differing from those specified. Although industry practice is
to rate in terms of energy, avalanche energy capability is not
a constant. The energy rating decreases non−linearly with
an increase of peak current in avalanche and peak junction
temperature.
Although many E−FETs can withstand the stress of
drain−to−source avalanche at currents up to rated pulsed
current (I DM ), the energy rating is specified at rated
continuous current (ID), in accordance with industry custom.
The energy rating must be derated for temperature as
shown in the accompanying graph (Figure 12). Maximum
energy at currents below rated continuous ID can safely be
assumed to equal the values indicated.
The Forward Biased Safe Operating Area curves define
the maximum simultaneous drain−to−source voltage and
drain current that a transistor can handle safely when it is
forward biased. Curves are based upon maximum peak
junction temperature and a case temperature (TC) of 25°C.
Peak repetitive pulsed power limits are determined by using
the thermal response data in conjunction with the
procedures discussed in AN569, “Transient Thermal
Resistance−General Data and Its Use.”
Switching between the off−state and the on−state may
traverse any load line provided neither rated peak current
(I DM ) nor rated voltage (V DSS ) is exceeded and the
transition time (tr,tf) do not exceed 10 μs. In addition the
total power averaged over a complete switching cycle must
not exceed (TJ(MAX) − TC)/(RθJC).
A Power MOSFET designated E−FET can be safely used
in switching circuits with unclamped inductive loads. For
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MTV20N50E
SAFE OPERATING AREA
2000
VGS = 20 V
SINGLE PULSE
TC = 25°C
EAS, SINGLE PULSE DRAIN−TO−SOURCE
AVALANCHE ENERGY (mJ)
I D , DRAIN CURRENT (AMPS)
100
1600
10
1200
100 μs
1 ms
10 ms
1.0
dc
RDS(on) LIMIT
THERMAL LIMIT
PACKAGE LIMIT
0.1
0.1
ID = 20 A
10
1.0
100
VDS, DRAIN−TO−SOURCE VOLTAGE (VOLTS)
800
400
1000
0
25
Figure 12. Maximum Rated Forward Biased
Safe Operating Area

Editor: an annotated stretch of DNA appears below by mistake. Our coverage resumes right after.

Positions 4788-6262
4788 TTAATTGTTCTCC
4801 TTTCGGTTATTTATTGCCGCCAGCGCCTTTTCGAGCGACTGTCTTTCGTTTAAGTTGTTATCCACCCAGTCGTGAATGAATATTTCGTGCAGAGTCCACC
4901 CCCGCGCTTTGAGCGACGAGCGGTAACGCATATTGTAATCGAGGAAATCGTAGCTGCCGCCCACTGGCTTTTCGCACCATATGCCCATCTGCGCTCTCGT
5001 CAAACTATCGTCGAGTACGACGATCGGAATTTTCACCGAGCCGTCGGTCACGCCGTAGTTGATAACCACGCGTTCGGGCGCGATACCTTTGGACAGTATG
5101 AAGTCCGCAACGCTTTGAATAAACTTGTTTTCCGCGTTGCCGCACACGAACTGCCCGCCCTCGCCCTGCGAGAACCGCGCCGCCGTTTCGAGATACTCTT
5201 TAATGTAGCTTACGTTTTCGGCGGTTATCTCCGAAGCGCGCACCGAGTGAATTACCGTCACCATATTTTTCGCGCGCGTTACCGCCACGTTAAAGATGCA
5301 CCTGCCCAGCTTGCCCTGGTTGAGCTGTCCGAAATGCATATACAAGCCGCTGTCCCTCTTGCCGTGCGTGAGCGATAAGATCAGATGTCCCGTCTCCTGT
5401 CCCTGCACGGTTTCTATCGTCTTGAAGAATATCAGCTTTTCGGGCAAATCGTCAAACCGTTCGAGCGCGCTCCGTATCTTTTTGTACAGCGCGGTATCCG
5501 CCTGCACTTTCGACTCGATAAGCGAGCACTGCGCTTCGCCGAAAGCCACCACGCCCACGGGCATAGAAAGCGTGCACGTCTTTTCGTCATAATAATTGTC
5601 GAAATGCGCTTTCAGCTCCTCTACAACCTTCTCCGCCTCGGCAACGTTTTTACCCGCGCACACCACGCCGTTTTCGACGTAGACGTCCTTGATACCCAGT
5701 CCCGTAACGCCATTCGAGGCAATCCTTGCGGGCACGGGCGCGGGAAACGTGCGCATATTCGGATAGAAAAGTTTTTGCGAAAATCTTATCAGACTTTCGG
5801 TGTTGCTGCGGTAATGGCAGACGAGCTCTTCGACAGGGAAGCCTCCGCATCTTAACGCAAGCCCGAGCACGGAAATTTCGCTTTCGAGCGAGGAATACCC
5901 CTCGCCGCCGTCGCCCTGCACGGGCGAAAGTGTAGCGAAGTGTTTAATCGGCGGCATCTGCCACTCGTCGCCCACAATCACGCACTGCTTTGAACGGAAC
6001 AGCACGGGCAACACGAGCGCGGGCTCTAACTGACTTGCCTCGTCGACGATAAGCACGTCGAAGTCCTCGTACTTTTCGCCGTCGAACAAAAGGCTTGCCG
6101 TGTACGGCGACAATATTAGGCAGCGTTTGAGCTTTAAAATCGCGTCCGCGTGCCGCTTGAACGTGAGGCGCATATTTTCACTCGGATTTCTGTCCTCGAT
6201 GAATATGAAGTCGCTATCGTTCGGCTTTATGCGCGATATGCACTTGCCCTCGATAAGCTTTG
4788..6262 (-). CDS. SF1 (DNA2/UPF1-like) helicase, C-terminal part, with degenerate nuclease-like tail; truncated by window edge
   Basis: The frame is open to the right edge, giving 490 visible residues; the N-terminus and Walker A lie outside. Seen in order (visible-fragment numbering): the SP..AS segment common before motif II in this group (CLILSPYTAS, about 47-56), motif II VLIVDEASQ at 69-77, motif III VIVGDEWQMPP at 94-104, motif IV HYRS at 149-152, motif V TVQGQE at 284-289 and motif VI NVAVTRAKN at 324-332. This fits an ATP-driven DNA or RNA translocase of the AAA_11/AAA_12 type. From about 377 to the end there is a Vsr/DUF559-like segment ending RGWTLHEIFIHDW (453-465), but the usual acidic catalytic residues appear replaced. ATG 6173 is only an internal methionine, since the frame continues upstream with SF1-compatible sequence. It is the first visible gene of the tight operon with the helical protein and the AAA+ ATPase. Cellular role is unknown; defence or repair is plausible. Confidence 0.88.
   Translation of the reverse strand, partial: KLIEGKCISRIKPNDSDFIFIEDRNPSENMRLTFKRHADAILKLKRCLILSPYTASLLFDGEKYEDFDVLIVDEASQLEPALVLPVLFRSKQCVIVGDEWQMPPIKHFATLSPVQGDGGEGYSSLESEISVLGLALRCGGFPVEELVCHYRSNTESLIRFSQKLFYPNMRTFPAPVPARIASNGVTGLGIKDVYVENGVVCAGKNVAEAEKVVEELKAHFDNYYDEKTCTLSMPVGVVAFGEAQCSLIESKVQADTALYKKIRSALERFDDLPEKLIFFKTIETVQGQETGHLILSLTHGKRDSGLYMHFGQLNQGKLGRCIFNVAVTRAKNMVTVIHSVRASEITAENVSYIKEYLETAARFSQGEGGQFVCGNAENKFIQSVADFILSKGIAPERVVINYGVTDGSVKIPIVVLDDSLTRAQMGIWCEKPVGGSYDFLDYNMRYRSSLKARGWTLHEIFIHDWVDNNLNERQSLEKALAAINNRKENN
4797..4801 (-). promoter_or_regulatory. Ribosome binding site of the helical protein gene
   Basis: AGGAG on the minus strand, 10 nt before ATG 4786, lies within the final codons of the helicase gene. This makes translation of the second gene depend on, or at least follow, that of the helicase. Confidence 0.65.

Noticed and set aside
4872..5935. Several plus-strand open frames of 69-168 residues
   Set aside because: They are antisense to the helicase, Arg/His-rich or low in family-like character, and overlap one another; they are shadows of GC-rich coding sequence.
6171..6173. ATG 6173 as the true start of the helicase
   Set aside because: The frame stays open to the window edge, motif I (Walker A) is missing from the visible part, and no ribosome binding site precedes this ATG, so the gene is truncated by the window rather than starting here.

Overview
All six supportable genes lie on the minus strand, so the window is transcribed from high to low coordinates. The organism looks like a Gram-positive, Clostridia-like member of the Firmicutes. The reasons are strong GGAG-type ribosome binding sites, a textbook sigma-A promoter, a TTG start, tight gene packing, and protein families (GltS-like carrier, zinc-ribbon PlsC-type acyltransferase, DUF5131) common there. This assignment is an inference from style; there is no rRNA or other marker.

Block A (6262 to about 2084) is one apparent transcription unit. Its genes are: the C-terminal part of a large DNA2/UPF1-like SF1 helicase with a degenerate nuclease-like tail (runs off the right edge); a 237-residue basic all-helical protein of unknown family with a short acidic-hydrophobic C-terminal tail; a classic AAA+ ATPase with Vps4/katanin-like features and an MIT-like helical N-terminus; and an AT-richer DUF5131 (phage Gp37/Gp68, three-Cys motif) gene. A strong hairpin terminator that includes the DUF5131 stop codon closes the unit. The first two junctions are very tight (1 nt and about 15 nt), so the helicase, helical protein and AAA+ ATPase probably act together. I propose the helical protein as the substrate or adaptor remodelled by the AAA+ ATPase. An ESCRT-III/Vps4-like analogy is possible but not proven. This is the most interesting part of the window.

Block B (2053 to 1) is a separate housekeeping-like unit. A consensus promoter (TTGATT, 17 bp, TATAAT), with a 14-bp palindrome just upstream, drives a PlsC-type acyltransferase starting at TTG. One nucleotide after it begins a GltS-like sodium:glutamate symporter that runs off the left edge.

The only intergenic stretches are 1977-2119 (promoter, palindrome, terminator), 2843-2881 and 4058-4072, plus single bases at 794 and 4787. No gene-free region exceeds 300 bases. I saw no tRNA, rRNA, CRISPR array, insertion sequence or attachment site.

r(t), NORMALIZED EFFECTIVE
TRANSIENT THERMAL RESISTANCE
1.0
50
75
100
125
TJ, STARTING JUNCTION TEMPERATURE (°C)
15
Figure 13. Maximum Avalanche Energy versus
Starting Junction Temperature
D = 0.5
0.2
0.1
0.1
0.05
0.02
0.01
P(pk)
0.01
SINGLE PULSE
t1
t2
DUTY CYCLE, D = t1/t2
0.001
1.0E−05
1.0E−04
1.0E−03
1.0E−02
1.0E−01
t, TIME (s)
Figure 14. Thermal Response
di/dt
IS
trr
ta
tb
TIME
0.25 IS
tp
IS
Figure 15. Diode Reverse Recovery Waveform
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RθJC(t) = r(t) RθJC
D CURVES APPLY FOR POWER
PULSE TRAIN SHOWN
READ TIME AT t1
TJ(pk) − TC = P(pk) RθJC(t)
1.0E+00
1.0E+01
MTV20N50E
INFORMATION FOR USING THE DPAK SURFACE MOUNT PACKAGE
RECOMMENDED FOOTPRINT FOR SURFACE MOUNTED APPLICATIONS
Surface mount board layout is a critical portion of the total
design. The footprint for the semiconductor packages must
be the correct size to ensure proper solder connection
interface between the board and the package. With the
correct pad geometry, the packages will self align when
subjected to a solder reflow process.
0.165
4.191
0.118
3.0
0.100
2.54
0.063
1.6
0.190
4.826
0.243
6.172
inches
mm
POWER DISSIPATION FOR A SURFACE MOUNT DEVICE
almost double the power dissipation with this method, one
will be giving up area on the printed circuit board which can
defeat the purpose of using surface mount technology. For
example, a graph of RθJA versus drain pad area is shown in
Figure 15.
The power dissipation for a surface mount device is a
function of the drain pad size. These can vary from the
minimum pad size for soldering to a pad size given for
maximum power dissipation. Power dissipation for a surface
mount device is determined by TJ(max), the maximum rated